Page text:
Thursday, May 2, 2013

Happily May They All Return

Part IV of Sun Jelly Pastures

     
   
A whimsical ceramic play on Bisti's hoodoos and fossils
      Georgia's impenetrable red clay contrasted sharply with the loamy penistaja of New Mexico, but both were fertile and held onto water tenaciously, almost as tenaciously as the image of a certain chestnut-maned hippie girl that was permanently inked within the nooks and crannies of Homer's cortical folds. Yesterday became always the moment he first laid eyes on Venus, and that was over forty years ago. When the road-tripping bus she and her friends had chartered from New Jersey to San Francisco broke down outside of Huerfano, New Mexico, their worlds collided in delicious surrender amidst the badlands hoodoos, painted sand, petrified wood, and the soaring golden eagles and shy cottontails of his ancestral wilderness home. Sometimes now, if the wind was blowing just right, Homer could still smell her perfume.

   
   
Venus, Deconstructed. By WP Mazur, MD
   Venus tumbled into town like rogue thistle hitchhiking on a waft of patchouli, a quietly unconstrained adventurer in search of she-didn't-know-what, heartbreakingly old-souled and free-spirited with a real penchant for grilled cheese. She'd just bitten into her sandwich when Homer asked her to pass the salt. Outside, it was raining in torrents which instantly melted the rusty sun-baked earth beneath his bare feet into a creamy slip that squished up between his toes, and since Winona Yazzie's Mighty Fine Luncheonette was as good a place as any for riding out a storm, he'd ducked inside after rinsing off his muddy soles for a little people-watching and greenthread tea. He'd noticed the ancient tour bus parked out front, a pretty strange sight on the rez. It was even weirder to see every seat at the lunch counter, save for the one at the end over by the pie case, filled by shaggy-haired, fair-skinned college kids. Every table and booth was taken, too. He figured they'd probably gotten lost on their way to wherever they were going. Winona, who always worked alone, was running around like a chicken with her head cut off, furiously scribbling down orders and cooking up heaps of frybread, mutton burgers and grilled cheese, pinto beans, and dried-corn and pumpkin stew. After letting his feet dry on the woven floormat, Homer made his way toward the empty stool through the hungry, boisterous crowd.

A poetic painting by my father, WP Mazur, MD
     As it turned out, the stool wasn't vacant after all. Just as he was gathering up the tops of his denim pantslegs to sit down, two young women came out of the bathroom. The strawberry-blond plopped herself down deliberately into the waiting lap of a guy who appeared to be her boyfriend, and the chestnut brunette, whose seat Homer had obviously taken, stood awkwardly next to the pie case. In an unsolicited game of musical chairs, seats and laps were spontaneously rearranged to accommodate both Homer and the brown-haired girl. To say she was lovely would be an understatement. A poet may have been able to describe her penetrating green eyes, the luster of her long flowing hair, the stunning marriage of her slender frame, wide hips, and strong coltish legs, and the radiance of her toothy smile, but there were no words that could adequately capture her abundance or the primal stirrings she evoked. Carnal yet pristine and otherworldly, she was Venus personified.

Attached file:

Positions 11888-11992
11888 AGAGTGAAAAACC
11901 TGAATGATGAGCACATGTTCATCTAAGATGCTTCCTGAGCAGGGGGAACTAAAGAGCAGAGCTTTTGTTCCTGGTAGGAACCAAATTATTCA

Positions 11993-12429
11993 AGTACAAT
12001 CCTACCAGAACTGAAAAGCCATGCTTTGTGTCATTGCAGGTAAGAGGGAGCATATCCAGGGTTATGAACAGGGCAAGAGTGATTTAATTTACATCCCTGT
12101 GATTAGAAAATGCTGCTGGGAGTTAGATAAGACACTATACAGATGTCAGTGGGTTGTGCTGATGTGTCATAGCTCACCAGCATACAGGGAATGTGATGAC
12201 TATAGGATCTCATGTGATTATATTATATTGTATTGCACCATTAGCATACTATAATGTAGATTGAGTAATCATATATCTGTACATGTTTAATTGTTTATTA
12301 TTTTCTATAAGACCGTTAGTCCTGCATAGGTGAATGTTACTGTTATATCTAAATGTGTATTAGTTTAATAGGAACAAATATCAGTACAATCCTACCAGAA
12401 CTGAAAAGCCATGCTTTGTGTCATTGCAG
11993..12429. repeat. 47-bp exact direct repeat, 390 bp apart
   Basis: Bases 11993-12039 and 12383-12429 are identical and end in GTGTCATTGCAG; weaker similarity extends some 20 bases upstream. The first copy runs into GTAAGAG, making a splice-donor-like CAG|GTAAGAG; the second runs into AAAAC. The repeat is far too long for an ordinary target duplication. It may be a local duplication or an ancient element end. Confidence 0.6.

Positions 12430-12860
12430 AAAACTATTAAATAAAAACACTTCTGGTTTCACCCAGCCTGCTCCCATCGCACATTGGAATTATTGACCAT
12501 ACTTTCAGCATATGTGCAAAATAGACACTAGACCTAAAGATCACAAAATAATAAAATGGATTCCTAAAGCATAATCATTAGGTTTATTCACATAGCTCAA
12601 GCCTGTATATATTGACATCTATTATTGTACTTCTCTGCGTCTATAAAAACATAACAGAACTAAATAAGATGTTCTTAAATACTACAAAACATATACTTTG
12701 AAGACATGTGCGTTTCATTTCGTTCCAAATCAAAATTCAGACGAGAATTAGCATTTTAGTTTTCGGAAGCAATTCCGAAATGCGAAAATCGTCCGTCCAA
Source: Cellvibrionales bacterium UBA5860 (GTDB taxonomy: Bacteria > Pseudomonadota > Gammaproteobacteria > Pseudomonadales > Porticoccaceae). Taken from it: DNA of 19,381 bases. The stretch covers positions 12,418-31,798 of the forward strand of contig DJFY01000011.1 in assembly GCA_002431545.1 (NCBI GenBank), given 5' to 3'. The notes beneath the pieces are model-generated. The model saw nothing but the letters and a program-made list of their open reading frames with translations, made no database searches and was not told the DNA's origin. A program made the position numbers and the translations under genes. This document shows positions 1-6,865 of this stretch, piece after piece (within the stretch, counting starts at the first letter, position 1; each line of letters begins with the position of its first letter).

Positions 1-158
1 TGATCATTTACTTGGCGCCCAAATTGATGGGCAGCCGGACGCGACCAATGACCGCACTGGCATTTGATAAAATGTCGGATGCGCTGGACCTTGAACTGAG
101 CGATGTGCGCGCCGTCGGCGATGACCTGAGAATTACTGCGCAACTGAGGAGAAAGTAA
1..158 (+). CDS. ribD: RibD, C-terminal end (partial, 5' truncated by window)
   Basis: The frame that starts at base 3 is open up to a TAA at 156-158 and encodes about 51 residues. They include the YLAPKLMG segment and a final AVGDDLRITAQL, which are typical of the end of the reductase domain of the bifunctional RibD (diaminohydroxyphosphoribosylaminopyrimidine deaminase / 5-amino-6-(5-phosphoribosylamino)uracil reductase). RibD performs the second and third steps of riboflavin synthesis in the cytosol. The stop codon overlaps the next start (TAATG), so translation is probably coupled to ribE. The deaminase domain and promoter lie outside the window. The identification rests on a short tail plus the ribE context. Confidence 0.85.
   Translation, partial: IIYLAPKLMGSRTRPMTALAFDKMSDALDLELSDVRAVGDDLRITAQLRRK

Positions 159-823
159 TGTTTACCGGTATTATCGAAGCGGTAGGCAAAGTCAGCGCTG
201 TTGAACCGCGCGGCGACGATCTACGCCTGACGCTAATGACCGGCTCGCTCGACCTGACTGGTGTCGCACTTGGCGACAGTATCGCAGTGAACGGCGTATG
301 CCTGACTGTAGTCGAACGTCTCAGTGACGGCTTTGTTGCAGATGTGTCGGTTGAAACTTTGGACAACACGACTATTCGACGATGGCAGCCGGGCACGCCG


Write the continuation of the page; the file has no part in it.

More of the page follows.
Homer's Daydream (sculpture by WP Mazur)
   Winona set a plate of frybread, beans, and stew in front of Homer, interrupting his not-so-casual daydream about the woman sitting next to him. "I've got your yabanah tea coming," she said. Gesturing with her eyes toward Venus, who was clearly lost in her sandwich, she leaned in toward him and whispered, "She's not gonna bite, you know." Homer tore off a hunk of bread, dipping it into the fragrant stew. "That stew might need a little salt, Homer, whaddya think?" she suggested, motioning at the salt shaker directly to Venus's left. Oh, for Pete's sake, Homer thought. He and Winona had known each other since they were babies, and although she was like a sister to him, it unnerved him to be treated like a child, especially since she knew he was a man of few words. Rolling his eyes, Homer acquiesced. "Miss, would you mind passing me the salt?" Gracefully concealing her mouthful of sandwich with a wad of napkin held in her right hand, Venus grabbed both the salt and pepper shakers with her other mitt, offering the pair to Homer as if they were frankincense and myrrh. "Here you go," she giggled, sounding embarrassed. "Sorry, I've been sitting here stuffing my face. I'm Mary Magdalene, Maggie for short. And you are...?" Homer turned to her, transfixed by the lyrical timbre of her voice, and replied, "Name's Homer. Homer Owl Song."

Homer's Reality (by WP Mazur, MD)
     Not surprisingly, Maggie was easy to talk to. She told Homer all about her trip from New Jersey, how she'd decided to up and leave one day with little more than the shirt on her back, dreaming of a new beginning in Frisco. Everyone else on the bus had variations of the same story. They'd been headed for a camp-out in Chaco Canyon when their bus broke down, and though the bus company was arranging for the repair, it was going to be at least a day or two before it was roadworthy again. Nelson Tsosie, the town's mechanic and self-designated tour guide, had graciously invited them to pitch their tents on his property which bordered the badlands, intriguing them with mystic descriptions of the geographic otherworldliness they'd soon experience. After reassuring them that the rain would most definitely stop, he made a few calls to other locals to organize a welcoming pot luck dinner under the Bisti stars.

   
Original ink drawing, courtesy of Madilyn Leonard
     "You ought to come hang out with us tonight, Homer," Maggie proposed. "Sounds like the whole community's gonna be there." Upon overhearing this, Winona flashed one of her stern looks at him, nodding her head and mouthing the word "yes." A night in the wilderness sounded really good to Homer. He'd put his internal medicine residency on hold to complete his ethnobotany dissertation, and after years of short visits back to rez from Harvard, his time was his own again. Glancing at Winona from the corner of his eye while fixing his gaze on Maggie, Homer replied, "Sure, I'll come."